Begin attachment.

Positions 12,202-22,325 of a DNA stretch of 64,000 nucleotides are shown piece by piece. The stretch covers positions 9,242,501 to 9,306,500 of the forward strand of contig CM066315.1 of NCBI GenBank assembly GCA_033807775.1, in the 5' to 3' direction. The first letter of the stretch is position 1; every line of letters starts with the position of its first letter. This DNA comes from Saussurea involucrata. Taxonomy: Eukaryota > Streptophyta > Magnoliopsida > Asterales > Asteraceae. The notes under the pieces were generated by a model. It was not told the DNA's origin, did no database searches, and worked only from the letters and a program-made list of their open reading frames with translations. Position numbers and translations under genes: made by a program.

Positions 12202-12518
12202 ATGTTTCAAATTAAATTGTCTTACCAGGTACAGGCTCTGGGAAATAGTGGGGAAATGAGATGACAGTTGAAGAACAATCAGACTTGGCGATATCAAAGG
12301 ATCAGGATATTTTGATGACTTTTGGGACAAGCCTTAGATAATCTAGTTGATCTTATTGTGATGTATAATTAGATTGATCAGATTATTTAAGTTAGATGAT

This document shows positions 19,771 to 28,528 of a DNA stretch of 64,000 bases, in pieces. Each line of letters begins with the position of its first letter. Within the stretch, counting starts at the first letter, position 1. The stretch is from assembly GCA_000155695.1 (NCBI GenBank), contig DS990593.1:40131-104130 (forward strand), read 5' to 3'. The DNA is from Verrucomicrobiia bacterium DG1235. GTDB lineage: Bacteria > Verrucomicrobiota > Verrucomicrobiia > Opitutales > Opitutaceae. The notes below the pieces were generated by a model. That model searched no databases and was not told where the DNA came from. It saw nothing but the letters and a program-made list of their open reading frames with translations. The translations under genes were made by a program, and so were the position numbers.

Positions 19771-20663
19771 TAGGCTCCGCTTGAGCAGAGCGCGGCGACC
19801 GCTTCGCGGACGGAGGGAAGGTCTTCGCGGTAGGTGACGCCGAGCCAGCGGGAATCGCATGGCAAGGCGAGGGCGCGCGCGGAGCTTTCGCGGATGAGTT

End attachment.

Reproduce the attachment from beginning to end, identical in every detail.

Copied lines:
Positions 12,202-22,325 of a DNA stretch of 64,000 nucleotides are shown piece by piece. The stretch covers positions 9,242,501 to 9,306,500 of the forward strand of contig CM066315.1 of NCBI GenBank assembly GCA_033807775.1, in the 5' to 3' direction. The first letter of the stretch is position 1; every line of letters starts with the position of its first letter. This DNA comes from Saussurea involucrata. Taxonomy: Eukaryota > Streptophyta > Magnoliopsida > Asterales > Asteraceae. The notes under the pieces were generated by a model. It was not told the DNA's origin, did no database searches, and worked only from the letters and a program-made list of their open reading frames with translations. Position numbers and translations under genes: made by a program.

Positions 12202-12518
12202 ATGTTTCAAATTAAATTGTCTTACCAGGTACAGGCTCTGGGAAATAGTGGGGAAATGAGATGACAGTTGAAGAACAATCAGACTTGGCGATATCAAAGG
12301 ATCAGGATATTTTGATGACTTTTGGGACAAGCCTTAGATAATCTAGTTGATCTTATTGTGATGTATAATTAGATTGATCAGATTATTTAAGTTAGATGAT

This document shows positions 19,771 to 28,528 of a DNA stretch of 64,000 bases, in pieces. Each line of letters begins with the position of its first letter. Within the stretch, counting starts at the first letter, position 1. The stretch is from assembly GCA_000155695.1 (NCBI GenBank), contig DS990593.1:40131-104130 (forward strand), read 5' to 3'. The DNA is from Verrucomicrobiia bacterium DG1235. GTDB lineage: Bacteria > Verrucomicrobiota > Verrucomicrobiia > Opitutales > Opitutaceae. The notes below the pieces were generated by a model. That model searched no databases and was not told where the DNA came from. It saw nothing but the letters and a program-made list of their open reading frames with translations. The translations under genes were made by a program, and so were the position numbers.

Positions 19771-20663
19771 TAGGCTCCGCTTGAGCAGAGCGCGGCGACC
19801 GCTTCGCGGACGGAGGGAAGGTCTTCGCGGTAGGTGACGCCGAGCCAGCGGGAATCGCATGGCAAGGCGAGGGCGCGCGCGGAGCTTTCGCGGATGAGTT